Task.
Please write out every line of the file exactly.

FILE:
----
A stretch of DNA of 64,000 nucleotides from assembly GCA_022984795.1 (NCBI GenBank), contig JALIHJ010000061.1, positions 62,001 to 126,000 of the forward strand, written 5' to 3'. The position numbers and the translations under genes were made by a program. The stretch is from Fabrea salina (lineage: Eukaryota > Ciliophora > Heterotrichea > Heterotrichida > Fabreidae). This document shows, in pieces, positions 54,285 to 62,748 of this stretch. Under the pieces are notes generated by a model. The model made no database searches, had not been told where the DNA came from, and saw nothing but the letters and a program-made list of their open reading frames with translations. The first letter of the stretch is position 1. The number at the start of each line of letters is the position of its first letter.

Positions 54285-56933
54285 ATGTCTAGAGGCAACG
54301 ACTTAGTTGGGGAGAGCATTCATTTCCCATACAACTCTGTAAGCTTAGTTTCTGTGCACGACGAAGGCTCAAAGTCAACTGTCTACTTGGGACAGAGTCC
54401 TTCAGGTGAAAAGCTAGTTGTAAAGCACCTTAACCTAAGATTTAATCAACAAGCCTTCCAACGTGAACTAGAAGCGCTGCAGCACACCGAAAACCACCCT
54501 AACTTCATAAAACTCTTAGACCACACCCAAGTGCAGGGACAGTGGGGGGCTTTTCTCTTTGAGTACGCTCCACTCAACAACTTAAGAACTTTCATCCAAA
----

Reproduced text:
A stretch of DNA of 64,000 nucleotides from assembly GCA_022984795.1 (NCBI GenBank), contig JALIHJ010000061.1, positions 62,001 to 126,000 of the forward strand, written 5' to 3'. The position numbers and the translations under genes were made by a program. The stretch is from Fabrea salina (lineage: Eukaryota > Ciliophora > Heterotrichea > Heterotrichida > Fabreidae). This document shows, in pieces, positions 54,285 to 62,748 of this stretch. Under the pieces are notes generated by a model. The model made no database searches, had not been told where the DNA came from, and saw nothing but the letters and a program-made list of their open reading frames with translations. The first letter of the stretch is position 1. The number at the start of each line of letters is the position of its first letter.

Positions 54285-56933
54285 ATGTCTAGAGGCAACG
54301 ACTTAGTTGGGGAGAGCATTCATTTCCCATACAACTCTGTAAGCTTAGTTTCTGTGCACGACGAAGGCTCAAAGTCAACTGTCTACTTGGGACAGAGTCC
54401 TTCAGGTGAAAAGCTAGTTGTAAAGCACCTTAACCTAAGATTTAATCAACAAGCCTTCCAACGTGAACTAGAAGCGCTGCAGCACACCGAAAACCACCCT
54501 AACTTCATAAAACTCTTAGACCACACCCAAGTGCAGGGACAGTGGGGGGCTTTTCTCTTTGAGTACGCTCCACTCAACAACTTAAGAACTTTCATCCAAA